About this Research Topic
During development of the nervous system, neural stem/progenitor cells (NSPCs) proliferate to both self-renew and generate progeny that undergoes neuronal differentiation, a process known as neurogenesis. In many organisms, this process is temporally restricted and mostly limited to embryonic and early post-natal development, although adult neurogenesis also takes place in a region-specific and species-specific manner. Over the years, molecular studies have shown that NSPC self-renewal and neuronal differentiation are remarkably controlled by conserved molecular networks driving neurogenesis in organisms as different as flies and mice. At the same time, the neurogenic process is finely regulated by extracellular signals acting in the neurogenic niche environment, which can change substantially in different organisms, or even in different regions or stages within the same organism. Grasping both the shared and the unique mechanisms underlying NSPC function and neuronal differentiation in different contexts may crucially improve our understanding of how environmental stimuli can affect neuronal production in both physiological and pathological conditions.
This Research Topic aims to gain insight into both the fundamental core mechanisms of neurogenesis that are conserved in different model systems and the peculiar functional traits that distinguish different neurogenic niches from each other. Both invertebrate and vertebrate organisms fall within the scope of this Topic, as well as in vitro models (e.g. NSPC and neuroectodermal organoid culture systems). Studies directly comparing neurogenic processes in different contexts are particularly encouraged, but articles focused on a specific context are also welcome as long as they include a comparative discussion of the data with reference to available literature. Although this Research Topic is mainly aimed at the field of developmental neurogenesis, studies on adult neurogenesis will also be considered as long as they are based on a comparative approach.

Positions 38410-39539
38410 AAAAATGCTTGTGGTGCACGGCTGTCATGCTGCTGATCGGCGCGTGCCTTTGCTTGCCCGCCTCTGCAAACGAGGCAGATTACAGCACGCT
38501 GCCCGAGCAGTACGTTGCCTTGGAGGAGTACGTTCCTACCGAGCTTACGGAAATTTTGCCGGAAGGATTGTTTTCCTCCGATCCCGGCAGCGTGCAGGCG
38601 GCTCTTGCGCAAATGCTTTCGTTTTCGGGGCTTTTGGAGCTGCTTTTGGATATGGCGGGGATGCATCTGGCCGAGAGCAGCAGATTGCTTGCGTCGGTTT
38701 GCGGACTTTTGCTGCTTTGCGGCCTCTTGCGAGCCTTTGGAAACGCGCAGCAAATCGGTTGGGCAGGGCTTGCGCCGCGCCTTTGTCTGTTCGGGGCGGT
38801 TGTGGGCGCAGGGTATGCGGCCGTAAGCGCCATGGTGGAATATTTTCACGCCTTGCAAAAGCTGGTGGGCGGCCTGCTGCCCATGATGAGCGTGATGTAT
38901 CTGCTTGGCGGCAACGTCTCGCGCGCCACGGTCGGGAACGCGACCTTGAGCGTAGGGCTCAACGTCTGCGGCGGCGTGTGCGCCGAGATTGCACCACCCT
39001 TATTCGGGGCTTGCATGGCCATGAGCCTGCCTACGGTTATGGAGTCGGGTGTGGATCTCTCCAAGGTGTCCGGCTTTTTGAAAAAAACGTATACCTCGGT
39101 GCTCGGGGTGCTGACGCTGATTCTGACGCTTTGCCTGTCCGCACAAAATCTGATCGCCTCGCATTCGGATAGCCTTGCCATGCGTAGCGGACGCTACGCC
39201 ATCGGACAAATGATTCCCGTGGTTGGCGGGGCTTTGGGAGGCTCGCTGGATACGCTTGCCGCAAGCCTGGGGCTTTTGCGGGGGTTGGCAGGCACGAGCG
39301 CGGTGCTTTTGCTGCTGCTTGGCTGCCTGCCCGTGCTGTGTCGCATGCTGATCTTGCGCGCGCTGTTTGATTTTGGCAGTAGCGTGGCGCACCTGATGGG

Areas to be covered in this Research Topic may include, but are not limited to:
• Region-specific mechanisms of NSPC regulation and neuronal differentiation.
• Stage-dependent mechanisms of NSPC regulation and neuronal differentiation.
• Similarities and differences in the mechanisms of NSPC regulation and neuronal differentiation in different model organisms.
• Similarities and differences in the mechanisms of NSPC regulation and neuronal differentiation when comparing in vitro systems with the corresponding in vivo models.
Keywords: Neurogenesis, Neurogenic Niche, Neural Stem/Progenitor Cells, Neuronal Differentiation, <i>In Vitro</i> and <i>In Vivo</i> Models, Model Organisms
Important Note: All contributions to this Research Topic must be within the scope of the section and journal to which they are submitted, as defined in their mission statements. Frontiers reserves the right to guide an out-of-scope manuscript to a more suitable section or journal at any stage of peer review.